India gets its first Biofortified sorghum
Indias first Biofortified sorghum jowar, with significantly higher iron and zinc than regular sorghum, was formally launched at Hyderabad branch of ICRISAT International Crops Research Institute for SemiArid Tropics at Patancheru on Thursday
Hyderabad: India’s first Biofortified sorghum (jowar), with significantly higher iron and zinc than regular sorghum, was formally launched at Hyderabad branch of ICRISAT (International Crops Research Institute for Semi-Arid Tropics) at Patancheru on Thursday.
Developed by ICRISAT, the first of its kind was released for cultivation by Vasantrao Naik from Marathwada Krishi Vidyapeeth (VNMKV), Maharashtra. The improved variety ICSR 14001, released as ‘Parbhani Shakti’ by VNMKV, offers a cost-effective and sustainable solution to address micronutrient deficiency. A MoU was signed on Thursday between ICRISAT and VNMKV for large-scale seed production and dissemination.
Speaking at the programme to celebrate the launch, Prof A S Dhawan, Vice Chancellor, VNMKV said “We are glad to partner in this important initiative that offers a solution to a major concern like high anaemia rates among women and children in India. Extensive studies on Parbhani Shakti were carried out on our research fields and we are happy to partner in efforts that will have a bigger impact.”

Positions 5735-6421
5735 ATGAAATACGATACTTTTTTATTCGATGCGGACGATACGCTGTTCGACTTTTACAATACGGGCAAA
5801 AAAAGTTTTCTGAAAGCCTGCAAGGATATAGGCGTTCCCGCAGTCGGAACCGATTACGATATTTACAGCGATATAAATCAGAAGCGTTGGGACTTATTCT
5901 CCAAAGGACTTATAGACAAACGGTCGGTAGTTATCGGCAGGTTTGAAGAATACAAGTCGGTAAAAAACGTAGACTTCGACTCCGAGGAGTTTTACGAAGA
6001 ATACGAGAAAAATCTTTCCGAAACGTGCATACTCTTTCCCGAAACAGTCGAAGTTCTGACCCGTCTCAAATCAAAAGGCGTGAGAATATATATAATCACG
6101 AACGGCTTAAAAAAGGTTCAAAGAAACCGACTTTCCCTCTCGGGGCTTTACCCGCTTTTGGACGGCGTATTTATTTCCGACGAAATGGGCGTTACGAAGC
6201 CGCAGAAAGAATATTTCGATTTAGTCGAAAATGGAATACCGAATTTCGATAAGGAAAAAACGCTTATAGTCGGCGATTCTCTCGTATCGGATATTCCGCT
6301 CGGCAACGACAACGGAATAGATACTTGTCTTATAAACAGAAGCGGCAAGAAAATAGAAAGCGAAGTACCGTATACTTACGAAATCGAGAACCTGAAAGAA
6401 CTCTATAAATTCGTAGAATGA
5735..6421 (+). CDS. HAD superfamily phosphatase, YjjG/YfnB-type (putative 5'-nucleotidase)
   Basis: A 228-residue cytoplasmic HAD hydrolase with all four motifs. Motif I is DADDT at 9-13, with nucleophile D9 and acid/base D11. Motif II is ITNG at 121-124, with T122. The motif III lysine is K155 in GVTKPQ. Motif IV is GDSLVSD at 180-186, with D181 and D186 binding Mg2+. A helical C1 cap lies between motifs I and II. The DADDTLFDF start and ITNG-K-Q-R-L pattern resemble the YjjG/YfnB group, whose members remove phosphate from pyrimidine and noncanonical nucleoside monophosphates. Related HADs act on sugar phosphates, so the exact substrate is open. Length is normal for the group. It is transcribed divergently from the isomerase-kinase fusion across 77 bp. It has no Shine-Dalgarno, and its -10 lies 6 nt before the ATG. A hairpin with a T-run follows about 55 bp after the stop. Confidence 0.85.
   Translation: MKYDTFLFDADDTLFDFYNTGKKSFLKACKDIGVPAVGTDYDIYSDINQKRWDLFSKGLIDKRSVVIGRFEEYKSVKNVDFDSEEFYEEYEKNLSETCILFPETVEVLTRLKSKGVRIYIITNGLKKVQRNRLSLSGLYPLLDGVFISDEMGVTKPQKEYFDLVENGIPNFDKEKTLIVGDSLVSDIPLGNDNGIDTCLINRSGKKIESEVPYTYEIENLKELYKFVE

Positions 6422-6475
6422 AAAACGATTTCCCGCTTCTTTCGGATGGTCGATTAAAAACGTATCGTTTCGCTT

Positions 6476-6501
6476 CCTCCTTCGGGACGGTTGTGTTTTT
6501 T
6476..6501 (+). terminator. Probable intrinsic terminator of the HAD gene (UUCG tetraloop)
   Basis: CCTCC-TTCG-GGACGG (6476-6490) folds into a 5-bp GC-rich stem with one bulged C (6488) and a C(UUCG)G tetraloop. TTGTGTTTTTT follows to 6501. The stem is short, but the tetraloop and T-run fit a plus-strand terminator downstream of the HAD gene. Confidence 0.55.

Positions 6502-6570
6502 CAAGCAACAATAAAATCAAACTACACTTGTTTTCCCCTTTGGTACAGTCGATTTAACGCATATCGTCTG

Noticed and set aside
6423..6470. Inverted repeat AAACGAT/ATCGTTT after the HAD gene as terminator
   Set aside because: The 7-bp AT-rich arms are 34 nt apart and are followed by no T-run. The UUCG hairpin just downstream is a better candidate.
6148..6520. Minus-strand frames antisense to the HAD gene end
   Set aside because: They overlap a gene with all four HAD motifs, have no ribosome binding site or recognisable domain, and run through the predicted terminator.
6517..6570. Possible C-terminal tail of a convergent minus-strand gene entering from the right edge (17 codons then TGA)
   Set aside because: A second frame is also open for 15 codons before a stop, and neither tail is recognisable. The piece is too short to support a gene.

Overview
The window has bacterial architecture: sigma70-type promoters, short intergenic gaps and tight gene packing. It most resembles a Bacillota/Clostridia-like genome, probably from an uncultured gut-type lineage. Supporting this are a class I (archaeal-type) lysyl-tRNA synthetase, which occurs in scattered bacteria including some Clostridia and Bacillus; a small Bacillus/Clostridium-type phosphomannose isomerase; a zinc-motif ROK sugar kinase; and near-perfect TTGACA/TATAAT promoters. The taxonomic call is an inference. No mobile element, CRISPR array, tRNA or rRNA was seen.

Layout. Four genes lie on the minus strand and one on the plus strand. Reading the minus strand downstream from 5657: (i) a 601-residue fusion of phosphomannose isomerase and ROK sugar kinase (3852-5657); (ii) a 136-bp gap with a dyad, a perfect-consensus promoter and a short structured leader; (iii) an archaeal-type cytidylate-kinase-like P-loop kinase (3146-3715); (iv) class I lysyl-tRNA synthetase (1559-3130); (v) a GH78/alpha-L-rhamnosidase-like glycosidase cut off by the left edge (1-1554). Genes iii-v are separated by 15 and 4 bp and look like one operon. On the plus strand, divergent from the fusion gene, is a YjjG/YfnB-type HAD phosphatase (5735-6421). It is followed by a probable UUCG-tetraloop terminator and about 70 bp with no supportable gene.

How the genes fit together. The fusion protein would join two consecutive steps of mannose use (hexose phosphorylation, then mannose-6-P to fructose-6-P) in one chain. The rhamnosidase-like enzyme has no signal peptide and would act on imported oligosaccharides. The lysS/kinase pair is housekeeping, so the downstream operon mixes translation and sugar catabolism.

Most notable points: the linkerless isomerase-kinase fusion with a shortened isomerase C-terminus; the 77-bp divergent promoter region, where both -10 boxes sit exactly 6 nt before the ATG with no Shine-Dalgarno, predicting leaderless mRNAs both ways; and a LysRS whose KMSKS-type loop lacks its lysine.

Dr Peter Carberry, Director General (Acting), ICRISAT said, “Our belief statement emphasizes that all people have a right to nutritious food. Biofortification is an important approach we take as it is cost-effective and sustainable. It addresses hidden hunger with no additional cost to its regular consumers and often sorghum is the cheapest cereal available in the market.”
Talking of the many advantages of the new variety, Dr Ashok Kumar, Principal Scientist, ICRISAT, said, “Parbhani Shakti developed through several years of work through conventional breeding has an average grain Fe concentration of 45 ppm and Zn 32 ppm. This is considerably higher than varieties that are currently being cultivated in India which have about 30 ppm Fe and 20 ppm Zn. Besides it has higher protein (11.9%) and low phytate content (4.14 mg/100g) compared to 10% protein and 7.0 mg/100g phytates content in most sorghum cultivars. Low-phytate means increased bioavailability of nutrients. We are very happy that this kind of breakthrough has been achieved in India.”
This improved sorghum variety was developed by ICRISAT under HarvestPlus – sorghum biofortification project and was tested as PVK 1009 in Maharashtra state and in All India Co-ordinated Sorghum Improvement Project (AICSIP) Trials. It was released as a rainy season variety (Kharif) but it can be grown in post-rainy (Rabi) and summer seasons. The yield levels are higher (>5.0 t ha-1) in postrainy and summer seasons with irrigation. When grown in summer season, it can tolerate higher temperatures (41°C) at flowering and seed setting but the flowering may be delayed (80 days).
Farmers Sunanda Shinde and Ahilyabai Shinde from Manoli village, Manvat TQ, Parbhani Dist who were part of the participatory field trials said, “We got a higher yield of 10-15 per cent and it also has the preferred market traits. This makes it an attractive option and we are happy we are among the first farmers to use it.” CGIAR is a global agriculture research partnership for a food secure future. Its science is carried out by 15 research Centers who are members of the CGIAR Consortium in collaboration with hundreds of partner organisations. www.cgiar.org